Most of the call center projects that I have worked on have been small. They were placed at outsourcing facilities where they would take up less than half (usually about 20-25%) of a facility’s total capacity. These facilities have the advantage of being cheaper, but they also require training and consulting assistance to enable them to meet client expectations. This pulled me into consulting work.

Most of the call center outsourcing projects that I worked on paid on the basis of performance. Even when facilities meet all performance requirements, they can be reluctant to pay for brokerage and consulting services. The court systems in India are slow, I’m based in the U.S. and cost recovery is often impractical at best. Without the financial results I was expecting, I looked for other types of rewards that could lead to more challenging types of work.

In any organization, if you can communicate clearly, you can become the most valuable person on a team. At university, I studied for a journalism certificate, which is an occupation-oriented equivalent of a minor in English.

In 2004, I began writing editorials and commentaries about some of the unethical practices that were widespread in the outsourcing field at that time. None of the press outlets published what I sent them, perhaps because I was too strident and opinionated. Finally, one publisher suggested that I submit additional materials for publication, without payment.

The discipline of writing for publication did not immediately translate into an improved writing style. But over time, by paying attention to what contributes to effective communicators, my writing improved.

Two things that helped have been to study the Associated Press Stylebook and to write articles about how to communicate. Writing a primer on business rhetoric was helpful because it provided the opportunity to revisit the subject, which I had studied in the past but had not successfully applied since then. The primer now occupies the top search result on Google for ‘business rhetoric.’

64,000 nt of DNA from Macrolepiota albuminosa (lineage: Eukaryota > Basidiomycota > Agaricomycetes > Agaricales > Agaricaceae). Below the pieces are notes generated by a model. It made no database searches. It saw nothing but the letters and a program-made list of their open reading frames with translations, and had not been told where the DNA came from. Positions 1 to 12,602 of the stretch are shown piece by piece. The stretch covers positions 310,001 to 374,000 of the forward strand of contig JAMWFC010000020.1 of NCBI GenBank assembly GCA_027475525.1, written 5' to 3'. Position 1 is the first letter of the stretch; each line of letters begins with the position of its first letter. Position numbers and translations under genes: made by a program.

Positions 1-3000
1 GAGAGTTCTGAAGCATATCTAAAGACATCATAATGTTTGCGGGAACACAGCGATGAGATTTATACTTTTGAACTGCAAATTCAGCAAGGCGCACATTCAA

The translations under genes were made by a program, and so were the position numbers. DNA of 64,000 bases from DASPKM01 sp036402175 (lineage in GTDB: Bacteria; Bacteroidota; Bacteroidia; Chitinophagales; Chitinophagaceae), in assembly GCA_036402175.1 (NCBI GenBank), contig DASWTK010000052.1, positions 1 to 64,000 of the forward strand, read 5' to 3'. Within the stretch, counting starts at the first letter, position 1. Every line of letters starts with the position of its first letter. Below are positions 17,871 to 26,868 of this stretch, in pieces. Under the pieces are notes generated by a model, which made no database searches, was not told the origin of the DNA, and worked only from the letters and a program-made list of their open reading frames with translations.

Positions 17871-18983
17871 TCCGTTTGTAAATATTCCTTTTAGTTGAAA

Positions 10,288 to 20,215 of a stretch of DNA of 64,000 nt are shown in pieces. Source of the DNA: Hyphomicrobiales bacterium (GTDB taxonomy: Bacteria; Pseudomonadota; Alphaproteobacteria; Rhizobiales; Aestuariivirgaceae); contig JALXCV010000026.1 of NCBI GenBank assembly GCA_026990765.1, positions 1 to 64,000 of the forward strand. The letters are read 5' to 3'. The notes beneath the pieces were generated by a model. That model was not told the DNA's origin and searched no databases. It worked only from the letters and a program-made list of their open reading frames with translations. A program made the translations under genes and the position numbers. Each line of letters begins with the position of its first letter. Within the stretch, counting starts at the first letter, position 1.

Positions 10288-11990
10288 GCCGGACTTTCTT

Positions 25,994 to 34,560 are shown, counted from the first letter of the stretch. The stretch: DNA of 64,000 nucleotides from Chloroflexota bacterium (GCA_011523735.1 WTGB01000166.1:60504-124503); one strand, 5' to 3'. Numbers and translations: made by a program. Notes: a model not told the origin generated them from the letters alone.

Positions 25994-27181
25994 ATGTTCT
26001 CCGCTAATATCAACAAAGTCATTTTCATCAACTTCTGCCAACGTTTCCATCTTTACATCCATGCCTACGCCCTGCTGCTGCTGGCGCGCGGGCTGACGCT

Both my parents were scholars who produced a plethora of original, empirically based work. In one evening, I can pound out a short article with little or no empirical basis, publish it on the Internet, and have it reach more readers than my parents’ entire lifetime output. Some of what I write is OK, but in comparison to my parents I don’t measure up. When I travel, it is common for everyone I meet professionally to recognize me (from the photographs that accompany my articles). But I do not feel that I’m a success.

The first piece that received much attention was never published. It was a rapid-self-assessment technique for call centers to document their equipment, capabilities and management structure for potential clients. Appearing at the end of 2001, it provided a template for facilities to communicate with potential clients as they bid for work. The self-assessment technique is called a table of organization and equipment or TOE. It went viral in 2002.

The first significant empirical research that I published was in 2004 and began with a catalog of prices charged for different types of outsourcing work in different Asian countries. The price data was used to identify the variables that determined price differentials at different types of facilities.

Outsourcing is dependent on the availability of skilled labor at competitive wage rates. The centrality of labor markets for outsourcing clients and service providers was not reflected in the methodologies in use for labor market analysis. After working with pharmaceutical companies and assisting them in evaluating options for offshoring to India, I developed the first major new labor market analysis method that I know of that has been published in English in over 30 years.

The other didactic works that I’ve produced have applied techniques from structural linguistics to examine offshoring practices and in 2009 to forecast new service-provisioning systems for telecommunications companies. Structural linguistics lends itself to the telecommunications industry because it reduces complex structures to their most basic elements and then analyzes the relationships between those elements. Whereas modern linguistics often appears to make simple concepts appear complex, the goal of a good writer should be to dispense with complexity in favor of practicality.